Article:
Powershell, Regular Expressions And You!


Pretty scary, isn’t it? While most of you will never have to build something this long and complex, it still is a nice idea to learn how to use Regular Expressions in your scripts when you need to look for patterns in the contents of a log file, enforce a specific pattern for something like a phone number or login name.  Whatever the case may be, Regular Expressions can save you a lot of time in either of these situations.  The only problem is…Where do you begin?  Hopefully the my posts on this subject will give an idea on where this can take you.  Please understand that I am no expert on this subject and this is by no means an advanced take on the topic.  My only goal is to get you started on using Regular Expressions and showing some potential “Real World Examples” that will hopefully help you out.

By the way, the expression shown at the beginning is used to verify IPv4 addresses.

Let’s just start off with something more simple, such as a phone number. For instance, you want to enforce in your script to build user accounts in Active Directory that the phone numbers need to match the following: “555-5555”. Seems simple enough, right? Looking at this number, we see three things that we need to enforce:

  1. Prior to the “-” we need exactly 3 digits
  2. We need to make sure that after the 3 digits, there is a “-” before the next set of digits.
  3. Lastly, after the “-” we need exactly 4 digits

How we would do that is setting the Regular Expression as such: “^\d{3}-\d{4}$”

Lets break this down to understand what each part in this plays.

  1. First, we encase the expression in quotes “” so it knows to where the expression begins and ends.
  2. The “^” (carrot) tells the expression that the beginning part of the string to be matched must match the beginning of the expression. In this case, the beginning must match 3 digits.
  3. Next is the “\d” which is used to match a digit, usually something like “\d[0-9]” or “\d{2}”
  4. The “{3} after the digit tells the expression that it must be 3 digits in length, no more and no less.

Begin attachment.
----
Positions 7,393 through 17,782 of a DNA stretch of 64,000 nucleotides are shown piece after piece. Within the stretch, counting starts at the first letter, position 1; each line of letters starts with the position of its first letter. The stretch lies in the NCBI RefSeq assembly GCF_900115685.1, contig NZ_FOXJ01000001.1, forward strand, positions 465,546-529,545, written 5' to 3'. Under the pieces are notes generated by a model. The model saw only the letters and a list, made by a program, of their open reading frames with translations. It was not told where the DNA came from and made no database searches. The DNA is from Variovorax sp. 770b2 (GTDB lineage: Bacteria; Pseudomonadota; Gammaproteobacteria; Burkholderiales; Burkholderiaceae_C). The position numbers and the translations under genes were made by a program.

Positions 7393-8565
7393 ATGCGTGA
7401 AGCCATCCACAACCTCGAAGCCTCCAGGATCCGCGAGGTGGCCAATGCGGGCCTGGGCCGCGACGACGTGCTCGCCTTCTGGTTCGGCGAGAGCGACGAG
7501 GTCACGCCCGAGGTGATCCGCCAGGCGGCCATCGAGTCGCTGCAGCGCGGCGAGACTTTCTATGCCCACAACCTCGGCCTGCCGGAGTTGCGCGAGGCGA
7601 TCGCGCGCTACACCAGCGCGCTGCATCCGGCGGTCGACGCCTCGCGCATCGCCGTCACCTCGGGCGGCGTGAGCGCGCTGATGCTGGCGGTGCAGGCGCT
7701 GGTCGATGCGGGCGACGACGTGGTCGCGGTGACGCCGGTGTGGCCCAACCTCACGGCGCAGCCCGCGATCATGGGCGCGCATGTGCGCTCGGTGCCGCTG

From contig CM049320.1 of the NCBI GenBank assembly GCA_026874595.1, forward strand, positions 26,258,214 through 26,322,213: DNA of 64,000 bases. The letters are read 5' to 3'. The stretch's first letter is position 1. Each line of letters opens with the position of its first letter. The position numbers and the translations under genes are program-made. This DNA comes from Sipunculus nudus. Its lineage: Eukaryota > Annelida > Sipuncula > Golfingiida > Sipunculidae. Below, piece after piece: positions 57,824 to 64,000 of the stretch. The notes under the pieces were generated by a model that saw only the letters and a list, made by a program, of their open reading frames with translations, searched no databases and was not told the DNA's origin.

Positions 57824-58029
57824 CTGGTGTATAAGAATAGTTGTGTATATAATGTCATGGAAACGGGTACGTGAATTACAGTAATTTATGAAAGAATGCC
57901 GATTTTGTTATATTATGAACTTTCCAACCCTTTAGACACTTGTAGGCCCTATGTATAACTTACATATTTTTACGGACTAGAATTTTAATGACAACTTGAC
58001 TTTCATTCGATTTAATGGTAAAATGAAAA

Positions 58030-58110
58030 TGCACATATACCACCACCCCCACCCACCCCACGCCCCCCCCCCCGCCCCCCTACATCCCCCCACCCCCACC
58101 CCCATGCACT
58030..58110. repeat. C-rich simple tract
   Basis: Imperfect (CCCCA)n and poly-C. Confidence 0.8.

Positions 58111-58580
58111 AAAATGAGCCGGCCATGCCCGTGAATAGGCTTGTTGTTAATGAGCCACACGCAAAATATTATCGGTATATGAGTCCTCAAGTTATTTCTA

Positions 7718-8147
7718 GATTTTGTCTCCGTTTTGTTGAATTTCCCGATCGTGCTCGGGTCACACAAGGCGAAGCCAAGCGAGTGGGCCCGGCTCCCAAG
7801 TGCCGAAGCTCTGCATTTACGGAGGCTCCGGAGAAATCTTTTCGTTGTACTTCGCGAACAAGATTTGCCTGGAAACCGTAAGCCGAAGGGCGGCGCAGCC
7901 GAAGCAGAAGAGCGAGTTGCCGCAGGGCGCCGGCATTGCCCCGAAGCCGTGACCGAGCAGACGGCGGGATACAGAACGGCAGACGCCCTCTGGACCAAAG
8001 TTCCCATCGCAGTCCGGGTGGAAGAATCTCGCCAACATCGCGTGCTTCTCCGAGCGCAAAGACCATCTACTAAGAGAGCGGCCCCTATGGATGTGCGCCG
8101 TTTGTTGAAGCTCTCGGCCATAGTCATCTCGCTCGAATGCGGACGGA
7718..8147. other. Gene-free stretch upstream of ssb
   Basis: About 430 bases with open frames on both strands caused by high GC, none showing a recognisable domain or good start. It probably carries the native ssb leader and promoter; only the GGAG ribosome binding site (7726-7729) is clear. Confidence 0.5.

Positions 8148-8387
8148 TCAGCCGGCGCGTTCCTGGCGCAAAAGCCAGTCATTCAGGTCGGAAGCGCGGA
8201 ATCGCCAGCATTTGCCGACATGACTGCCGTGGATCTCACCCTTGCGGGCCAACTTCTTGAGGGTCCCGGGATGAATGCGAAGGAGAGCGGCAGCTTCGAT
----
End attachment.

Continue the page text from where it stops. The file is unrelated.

5. The “-” tells the expression that there must be a dash after the first 3 digits and before the following 4 digits:
  6. Again, we have the “\d{4}” which tells us that there must be exactly 4 digits after the “-“.
  7. Lastly, we have the “$” which tells us that it must end with the 4 digits, otherwise it will be considered invalid.

Let’s put this into a more “Real World Example”. Lets assume this piece of code is in a script to build an Active Directory account:

[regex]$phone = “^\d{3}-\d{4}$”

Do {
Write-host -ForegroundColor Cyan “Please Enter a Phone Number that matches the following: 555-5555”
$number = Read-Host
If (!($number -match $phone)) {
Write-Host -ForegroundColor Red “Phone Number: $($number) is in incorrect format! `nPlease try again!”
Until ($number -match $phone)
Write-Host -ForegroundColor Green “Phone Number: $($number) is in proper format”

Using this code, you can see when running the script that the user cannot continue on with the build until they put in an acceptable phone number.

As you can see, only a phone number with the correct format is acceptable.

This ends my first part in a multi-part series on using Regular Expressions with Powershell.  Next time I will dive into using letters and ranges of numbers and letters for validating content.

About Boe Prox

Microsoft Cloud and Datacenter MVP working as a SQL DBA.
This entry was posted in powershell and tagged , , . Bookmark the permalink.

4 Responses to Powershell, Regular Expressions And You!

  1. Pingback: Creating a Report of Log File Data using Regular Expressions, Arrays and Hash Table | Learn Powershell | Achieve More

  2. lipkau says:

    This is shorter:

  3. lipkau says:

    Hi Beo,

    since you are talking about RegEx, I wanted to share this link:

    It came in handy a couple of times for me.

    By the way: I linked this blog of yours in my tentative to make my own blog 😛


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